There's a new trend at many of America's higher learning institutions: emphasizing career-specific majors at the cost of the liberal arts. A recent Newsweek piece by Nancy Cook, ???The Death of Liberal Arts???, covers the causes and potential effects of this movement. Budget cuts are forcing universities to reevaluate their teaching priorities, and simultaneously, students facing an increasingly difficult job market (just 41 percent of those aged 18-29 have full-time employment according to a recent Pew Research Center study) are choosing what they perceive as more easily marketable degrees than those acquired through a liberal arts education.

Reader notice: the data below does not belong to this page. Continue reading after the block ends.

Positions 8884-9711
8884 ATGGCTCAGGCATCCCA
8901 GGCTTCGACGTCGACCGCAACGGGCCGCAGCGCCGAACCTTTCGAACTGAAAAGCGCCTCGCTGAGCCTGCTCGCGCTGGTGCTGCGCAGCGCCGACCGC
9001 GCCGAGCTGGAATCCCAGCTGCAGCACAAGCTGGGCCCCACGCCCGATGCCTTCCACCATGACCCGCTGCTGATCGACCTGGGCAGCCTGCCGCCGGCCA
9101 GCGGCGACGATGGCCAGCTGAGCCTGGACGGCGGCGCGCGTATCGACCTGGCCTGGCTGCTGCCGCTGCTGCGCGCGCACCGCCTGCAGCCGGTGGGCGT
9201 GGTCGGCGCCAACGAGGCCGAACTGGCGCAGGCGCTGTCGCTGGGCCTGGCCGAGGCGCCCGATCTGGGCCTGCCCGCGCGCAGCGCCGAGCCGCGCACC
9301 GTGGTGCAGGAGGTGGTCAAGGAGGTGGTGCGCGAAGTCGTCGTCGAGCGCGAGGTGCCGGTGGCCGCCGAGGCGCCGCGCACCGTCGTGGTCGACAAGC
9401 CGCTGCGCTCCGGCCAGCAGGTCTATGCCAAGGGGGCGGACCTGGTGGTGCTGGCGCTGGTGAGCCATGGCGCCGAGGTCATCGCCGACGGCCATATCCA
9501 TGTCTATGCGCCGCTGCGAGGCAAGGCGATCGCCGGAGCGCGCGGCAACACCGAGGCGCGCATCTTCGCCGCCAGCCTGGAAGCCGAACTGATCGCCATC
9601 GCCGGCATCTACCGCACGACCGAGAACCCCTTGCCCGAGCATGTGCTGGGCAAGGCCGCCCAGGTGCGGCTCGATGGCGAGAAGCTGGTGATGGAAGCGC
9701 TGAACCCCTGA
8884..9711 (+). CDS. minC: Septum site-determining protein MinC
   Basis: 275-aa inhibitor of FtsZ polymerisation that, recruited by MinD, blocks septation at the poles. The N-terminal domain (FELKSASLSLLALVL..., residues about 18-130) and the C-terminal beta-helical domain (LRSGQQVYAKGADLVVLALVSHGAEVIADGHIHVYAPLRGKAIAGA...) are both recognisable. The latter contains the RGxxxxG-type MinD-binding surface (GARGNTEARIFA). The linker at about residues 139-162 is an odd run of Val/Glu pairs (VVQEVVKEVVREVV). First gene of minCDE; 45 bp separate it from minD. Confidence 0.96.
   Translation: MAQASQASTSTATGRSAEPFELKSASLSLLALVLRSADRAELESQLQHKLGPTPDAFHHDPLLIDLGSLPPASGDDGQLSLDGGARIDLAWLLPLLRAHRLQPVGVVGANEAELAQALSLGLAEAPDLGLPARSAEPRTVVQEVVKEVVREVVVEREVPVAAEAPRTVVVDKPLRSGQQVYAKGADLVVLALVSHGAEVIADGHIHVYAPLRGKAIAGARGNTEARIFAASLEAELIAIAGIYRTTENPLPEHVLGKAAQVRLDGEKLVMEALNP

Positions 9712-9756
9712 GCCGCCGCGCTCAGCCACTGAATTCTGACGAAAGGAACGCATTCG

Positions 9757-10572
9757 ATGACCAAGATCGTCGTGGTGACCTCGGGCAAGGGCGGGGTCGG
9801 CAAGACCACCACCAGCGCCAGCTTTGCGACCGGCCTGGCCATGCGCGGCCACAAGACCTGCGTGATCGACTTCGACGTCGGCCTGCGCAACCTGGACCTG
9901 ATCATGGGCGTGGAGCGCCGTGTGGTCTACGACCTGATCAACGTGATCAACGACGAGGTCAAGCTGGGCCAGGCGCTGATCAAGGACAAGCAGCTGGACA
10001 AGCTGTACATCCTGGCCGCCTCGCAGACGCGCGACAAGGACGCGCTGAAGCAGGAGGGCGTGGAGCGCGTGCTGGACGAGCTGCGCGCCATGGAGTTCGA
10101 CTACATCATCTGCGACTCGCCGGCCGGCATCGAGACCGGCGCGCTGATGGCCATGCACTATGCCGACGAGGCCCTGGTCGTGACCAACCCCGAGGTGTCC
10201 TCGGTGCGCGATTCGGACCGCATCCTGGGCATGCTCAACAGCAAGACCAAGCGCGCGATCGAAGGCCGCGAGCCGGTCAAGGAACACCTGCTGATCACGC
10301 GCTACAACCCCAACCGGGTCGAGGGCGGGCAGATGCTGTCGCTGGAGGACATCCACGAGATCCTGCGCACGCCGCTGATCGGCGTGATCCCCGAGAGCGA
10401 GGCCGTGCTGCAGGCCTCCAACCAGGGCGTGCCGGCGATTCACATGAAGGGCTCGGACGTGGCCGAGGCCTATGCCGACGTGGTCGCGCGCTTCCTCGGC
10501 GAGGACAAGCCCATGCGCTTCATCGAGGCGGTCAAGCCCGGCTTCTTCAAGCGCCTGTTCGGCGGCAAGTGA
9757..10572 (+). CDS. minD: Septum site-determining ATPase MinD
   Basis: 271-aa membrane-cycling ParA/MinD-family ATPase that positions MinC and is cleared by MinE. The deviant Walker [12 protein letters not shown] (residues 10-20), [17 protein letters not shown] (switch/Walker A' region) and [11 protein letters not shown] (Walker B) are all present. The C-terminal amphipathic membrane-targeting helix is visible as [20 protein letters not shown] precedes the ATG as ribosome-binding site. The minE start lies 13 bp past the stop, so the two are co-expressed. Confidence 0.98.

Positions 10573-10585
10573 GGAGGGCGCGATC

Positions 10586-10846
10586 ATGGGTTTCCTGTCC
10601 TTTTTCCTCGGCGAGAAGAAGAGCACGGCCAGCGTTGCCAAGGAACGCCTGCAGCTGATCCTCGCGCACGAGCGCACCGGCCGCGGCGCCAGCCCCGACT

But will the rise in popularity of more ???useful??? degree programs serve its intended purpose of increasing job-seekers' employability? Many say no, citing the creativity and imagination associated with liberal arts programs as a necessary component of success in the job market. Cook writes: [quote]
Although many students now want to major in something that sounds like a job, the economy is shifting so rapidly that it's hard to predict the landscape of the labor market??? there's no guarantee that business training will offer students the best preparation for the future.
In Fordham's own Beyond The...